Lamborghini has revealed its first hybrid model at the 2019 Frankfurt motor show. Called the Sian FKP 37 in honour of ex-Volkswagen Group head Ferdinand Karl Piëch who passed away last month, it’s based on the Aventador’s chassis, but will not replace that model. Instead it will be a limited-edition machine that sits above the Aventador SVJ in terms of price, power and performance and according to its maker is the fastest, most powerful Lamborghini ever made.
This is no silent-running, eco-friendly Lamborghini, though, as the hybrid system only subtly assists the car’s naturally aspirated 6.5-litre V12 engine. The system also diverges from other hybrid models by substituting a heavy battery pack (usually lithium-ion) with a lighter supercapacitor.
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Supercapacitors differ from traditional battery packs in the way they store and supply electricity: they can absorb and expel energy far more quickly than a battery, but are less effective at holding on to a charge over a long period of time. Lamborghini says that the supercapacitor in the Sian will recharge to full after just one braking application, and although the car isn’t able to run on electricity alone, it can draw on this 34bhp electric motor at speeds of up to 80mph to help out the V12. The V12 itself has seen a power increase from 759 to 774bhp thanks to the adoption of titanium intake valves. Combined, the powertrain is rated at a peak power of 808bhp at 8500rpm, likely putting to rest any fears of this being a boring supercar.
What the electric motor does is augment the V12’s power delivery, in particular improving in-gear performance times, as well as torque filling during gearshifts. The Sian’s claimed 0-62mph time is ‘less than 2.8sec’, just shading the time recorded by the SVJ, but it’s the Sian’s in-gear times that have benefited most. Lamborghini says that the Sian’s traction has improved by up to 10 per cent and that its 40-70mph time is 1.2sec faster than that posted by the SVJ.
The Aventador-sourced single-clutch transmission also benefits. This set-up has been an Achilles heel for Lamborghini compared with newer twin-clutch units, with the need to physically cut the ignition during changes as the clutch engages and disengages often leading to jerky progress. In the Sian the electric motor that’s incorporated into the gearbox fills in while the V12 is momentarily disconnected, which should help smooth out the gearchange process.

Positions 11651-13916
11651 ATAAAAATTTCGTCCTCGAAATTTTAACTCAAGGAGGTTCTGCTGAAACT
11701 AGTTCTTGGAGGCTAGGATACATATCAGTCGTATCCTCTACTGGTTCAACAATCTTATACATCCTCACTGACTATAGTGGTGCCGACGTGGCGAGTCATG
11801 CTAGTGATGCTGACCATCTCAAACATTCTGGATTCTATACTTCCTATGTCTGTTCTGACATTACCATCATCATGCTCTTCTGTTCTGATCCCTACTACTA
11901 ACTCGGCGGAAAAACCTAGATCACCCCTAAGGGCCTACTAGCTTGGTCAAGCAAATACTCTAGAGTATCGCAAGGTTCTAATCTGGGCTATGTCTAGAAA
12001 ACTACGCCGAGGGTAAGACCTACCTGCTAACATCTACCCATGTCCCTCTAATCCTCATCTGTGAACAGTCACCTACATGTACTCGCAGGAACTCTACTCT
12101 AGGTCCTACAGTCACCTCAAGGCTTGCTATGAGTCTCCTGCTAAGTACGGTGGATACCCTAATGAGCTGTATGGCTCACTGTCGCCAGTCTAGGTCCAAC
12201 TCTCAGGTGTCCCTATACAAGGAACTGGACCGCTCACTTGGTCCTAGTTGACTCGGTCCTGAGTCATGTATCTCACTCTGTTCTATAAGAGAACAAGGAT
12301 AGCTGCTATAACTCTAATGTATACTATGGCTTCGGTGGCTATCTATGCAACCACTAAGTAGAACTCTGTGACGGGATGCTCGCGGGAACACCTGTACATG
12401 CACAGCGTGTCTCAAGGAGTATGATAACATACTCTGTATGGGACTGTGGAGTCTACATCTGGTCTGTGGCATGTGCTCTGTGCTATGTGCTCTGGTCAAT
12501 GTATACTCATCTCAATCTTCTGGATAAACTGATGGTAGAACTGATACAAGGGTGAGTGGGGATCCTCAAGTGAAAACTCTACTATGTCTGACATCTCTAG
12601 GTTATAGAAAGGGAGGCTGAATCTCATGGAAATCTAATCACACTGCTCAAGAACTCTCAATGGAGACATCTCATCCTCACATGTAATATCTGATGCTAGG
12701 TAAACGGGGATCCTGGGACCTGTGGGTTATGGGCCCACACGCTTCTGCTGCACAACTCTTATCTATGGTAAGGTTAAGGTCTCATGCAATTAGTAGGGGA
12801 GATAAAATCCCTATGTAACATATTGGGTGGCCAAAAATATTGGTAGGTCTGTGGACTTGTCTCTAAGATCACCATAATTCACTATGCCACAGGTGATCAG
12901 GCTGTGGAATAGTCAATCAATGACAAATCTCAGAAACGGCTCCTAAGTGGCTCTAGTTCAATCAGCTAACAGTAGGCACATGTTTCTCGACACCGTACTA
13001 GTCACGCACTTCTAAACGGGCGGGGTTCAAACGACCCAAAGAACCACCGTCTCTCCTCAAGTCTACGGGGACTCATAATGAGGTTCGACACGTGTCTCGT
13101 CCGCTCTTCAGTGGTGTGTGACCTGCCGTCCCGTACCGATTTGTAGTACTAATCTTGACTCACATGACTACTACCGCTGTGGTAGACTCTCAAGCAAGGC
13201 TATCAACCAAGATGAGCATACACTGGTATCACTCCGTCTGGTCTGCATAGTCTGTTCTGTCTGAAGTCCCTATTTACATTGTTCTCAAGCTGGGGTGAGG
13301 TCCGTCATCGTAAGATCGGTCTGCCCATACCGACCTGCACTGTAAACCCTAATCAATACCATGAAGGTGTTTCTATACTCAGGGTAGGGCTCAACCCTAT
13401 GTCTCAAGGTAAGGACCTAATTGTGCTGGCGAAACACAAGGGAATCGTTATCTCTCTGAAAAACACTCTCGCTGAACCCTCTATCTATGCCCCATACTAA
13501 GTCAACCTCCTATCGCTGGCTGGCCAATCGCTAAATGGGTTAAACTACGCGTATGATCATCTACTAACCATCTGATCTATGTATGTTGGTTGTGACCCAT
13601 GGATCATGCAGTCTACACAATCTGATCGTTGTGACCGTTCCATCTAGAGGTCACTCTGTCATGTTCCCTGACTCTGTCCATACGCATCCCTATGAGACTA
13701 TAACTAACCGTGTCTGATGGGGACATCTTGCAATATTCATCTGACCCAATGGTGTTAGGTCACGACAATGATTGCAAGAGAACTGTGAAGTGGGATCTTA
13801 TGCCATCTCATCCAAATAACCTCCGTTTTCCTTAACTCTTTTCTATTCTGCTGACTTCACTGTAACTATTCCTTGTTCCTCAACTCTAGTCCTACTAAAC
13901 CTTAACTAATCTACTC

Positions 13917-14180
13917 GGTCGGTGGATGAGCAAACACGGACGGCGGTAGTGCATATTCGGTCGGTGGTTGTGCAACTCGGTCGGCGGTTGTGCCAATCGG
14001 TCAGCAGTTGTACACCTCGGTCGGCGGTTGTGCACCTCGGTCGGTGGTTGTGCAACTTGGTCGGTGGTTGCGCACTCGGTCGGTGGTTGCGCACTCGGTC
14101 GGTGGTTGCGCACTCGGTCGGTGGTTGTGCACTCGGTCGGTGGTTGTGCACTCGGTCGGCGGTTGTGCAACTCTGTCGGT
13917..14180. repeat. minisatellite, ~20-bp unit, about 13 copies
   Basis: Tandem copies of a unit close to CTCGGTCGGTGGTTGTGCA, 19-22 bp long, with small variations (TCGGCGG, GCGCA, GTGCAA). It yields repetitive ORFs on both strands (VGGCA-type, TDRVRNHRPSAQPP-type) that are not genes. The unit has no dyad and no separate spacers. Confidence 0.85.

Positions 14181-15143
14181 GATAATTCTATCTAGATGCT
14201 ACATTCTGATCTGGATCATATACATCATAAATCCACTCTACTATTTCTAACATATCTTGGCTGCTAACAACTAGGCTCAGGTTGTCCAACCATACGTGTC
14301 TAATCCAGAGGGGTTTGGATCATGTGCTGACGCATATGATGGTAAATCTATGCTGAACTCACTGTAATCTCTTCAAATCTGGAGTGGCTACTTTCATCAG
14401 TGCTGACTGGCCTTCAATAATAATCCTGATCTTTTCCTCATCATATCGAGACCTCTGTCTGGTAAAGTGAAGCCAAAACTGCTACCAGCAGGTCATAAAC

Where the Sian looks ahead under the skin, its aggressive design is supposedly drawn from Marcello Gandini’s iconic Countach LP400 of 1974, with a clean silhouette defined by modern interpretations of both the Gandini line (the main character line down the car’s flank), the NACA ducts on each side of the body and the tail lights formed of three hexagons. All three, you might agree, are quite loose connections to those original elements hidden within the Sian’s complex styling, but it is a wonderfully extrovert look for what is Lamborghini’s most powerful ever creation.
Other exterior highlights include the rear wing that raises automatically as speeds rise along with temperature-activated cooling fins that operate without the need for additional electric motors. The Sian will also offer increased levels of personalisation, and an example of this is seen on the show car’s Verde Gea (green) and Oro Electrum (electric gold) exterior hue covered with a precious multilayer paint that contains golden flakes and crystals.
The interior is a combination of the Aventador’s underlying architecture with the new Huracán Evo’s portrait touchscreen interface, but otherwise is less of a leap than the exterior design, although Lamborghini does say that some elements of the car’s interior have been produced by 3D printing – a first for the Sant’Agata concern.
Lamborghini will build 63 Sians, all of which are already spoken for, but we suspect this will not be the last time we hear of Lamborghini utilising supercapacitors, as a whole new generation of Lamborghinis get ready to launch in the near future. Oh, and if you were wondering about the name, it means lightning bolt in the Bolognese dialect – no bull references this time – but quite apt for its first machine offered with electrical assistance.